As the president said in June 2013, we "don't have time for a meeting of the Flat Earth Society". We couldn't agree more. President Obama also asked if we have "the courage to act before it's too late". We think we do and that's why Clean Water Action and our million members are committed to working with the president, with Congress and State Legislatures...with anyone who is willing to join us to combat climate change before it's too late.
The new Showtime series,Years of Living Dangerously brings the storyof Climate Change home in ways that everyone can understand and share. It debuts on April 13th. Catch a sneak preview of the first episode right here.
Long-time friends, Congressional champions, loyal members and volunteers, Board leaders, allies and former staff gathered in Washington, DC last fall as part of a year of celebrations marking the Clean Water Act’s 40th anniversary. We put together an abbreviated list of Clean Water Fund and Clean Water Action’s accomplishments for that event, but our best years are by no means behind us.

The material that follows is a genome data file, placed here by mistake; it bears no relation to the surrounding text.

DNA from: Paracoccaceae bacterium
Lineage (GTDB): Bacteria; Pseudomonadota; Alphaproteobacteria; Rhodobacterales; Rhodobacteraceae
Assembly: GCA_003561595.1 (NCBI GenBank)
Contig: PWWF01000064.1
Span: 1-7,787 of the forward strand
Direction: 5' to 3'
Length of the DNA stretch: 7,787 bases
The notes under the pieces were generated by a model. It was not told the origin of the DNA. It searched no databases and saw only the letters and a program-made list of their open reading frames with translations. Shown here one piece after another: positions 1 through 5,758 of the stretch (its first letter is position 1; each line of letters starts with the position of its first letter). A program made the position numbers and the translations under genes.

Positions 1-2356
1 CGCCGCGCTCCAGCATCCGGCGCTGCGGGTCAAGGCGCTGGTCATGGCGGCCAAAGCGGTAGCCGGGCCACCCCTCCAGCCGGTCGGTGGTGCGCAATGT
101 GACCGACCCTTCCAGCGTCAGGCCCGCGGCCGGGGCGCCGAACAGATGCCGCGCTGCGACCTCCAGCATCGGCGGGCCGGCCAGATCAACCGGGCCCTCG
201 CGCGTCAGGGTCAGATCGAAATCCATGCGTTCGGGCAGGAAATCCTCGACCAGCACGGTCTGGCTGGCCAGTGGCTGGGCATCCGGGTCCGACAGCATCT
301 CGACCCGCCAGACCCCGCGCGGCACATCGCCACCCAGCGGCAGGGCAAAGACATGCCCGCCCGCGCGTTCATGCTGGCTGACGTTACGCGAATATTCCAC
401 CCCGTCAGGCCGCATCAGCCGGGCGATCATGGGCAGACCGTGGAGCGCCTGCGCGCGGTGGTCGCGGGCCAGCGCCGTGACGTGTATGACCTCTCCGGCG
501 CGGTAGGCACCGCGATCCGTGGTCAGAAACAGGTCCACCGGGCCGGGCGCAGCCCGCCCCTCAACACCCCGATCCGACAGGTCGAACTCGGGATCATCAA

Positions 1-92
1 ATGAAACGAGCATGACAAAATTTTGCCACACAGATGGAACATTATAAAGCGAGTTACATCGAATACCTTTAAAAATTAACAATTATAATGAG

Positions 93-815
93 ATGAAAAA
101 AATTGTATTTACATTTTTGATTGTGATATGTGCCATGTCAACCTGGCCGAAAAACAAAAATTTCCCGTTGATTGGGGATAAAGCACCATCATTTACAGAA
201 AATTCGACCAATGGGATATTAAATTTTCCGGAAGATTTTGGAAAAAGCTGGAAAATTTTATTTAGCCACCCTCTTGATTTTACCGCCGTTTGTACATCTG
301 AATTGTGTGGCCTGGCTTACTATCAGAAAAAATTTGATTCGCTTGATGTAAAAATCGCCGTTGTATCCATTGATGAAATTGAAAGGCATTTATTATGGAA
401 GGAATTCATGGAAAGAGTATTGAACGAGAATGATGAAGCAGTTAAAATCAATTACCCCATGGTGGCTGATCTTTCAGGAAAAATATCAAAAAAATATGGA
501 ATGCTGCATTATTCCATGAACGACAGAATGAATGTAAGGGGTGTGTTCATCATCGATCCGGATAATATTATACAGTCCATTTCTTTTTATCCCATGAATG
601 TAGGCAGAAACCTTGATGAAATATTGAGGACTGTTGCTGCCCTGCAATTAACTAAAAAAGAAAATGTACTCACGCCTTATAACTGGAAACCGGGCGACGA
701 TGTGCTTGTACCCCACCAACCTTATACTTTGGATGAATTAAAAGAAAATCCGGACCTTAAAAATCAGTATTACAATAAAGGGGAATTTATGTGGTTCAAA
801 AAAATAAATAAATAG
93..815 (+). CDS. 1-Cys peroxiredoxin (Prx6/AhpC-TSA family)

In fact, 2012 and 2013 have brought many additional important victories for our health and
environment. Our environmental health coalition won new laws in Minnesota to protect infants and children from formaldehyde and BPA. We’ve advanced water conservation in Texas with a new law preventing homeowner associations from banning water efficient landscaping. We’ve helped dozens of cities and towns in California to ban plastic bags and/or foam foodware. Plans for two proposed new coal-burning power plants in Michigan have been scrapped, creating new opportunities for renewable energy and economic growth. And that’s just some of what we’ve accomplished together in the past two years.
Clean Water Action’s analysis of supporting documents for the Environmental Protection Agency’s (EPA) Proposed Effluent Limitations Guidelines and Standards for the Steam Electric Power Generating Point Source Category confirms that power plant discharges to surface water often include contaminants that experts consider to be “contaminants of concern” when found in drinking water. For example, arsenic, lead, selenium and mercury are all commonly found in power plant discharges to water, and all are contaminants of long-standing concern in drinking water.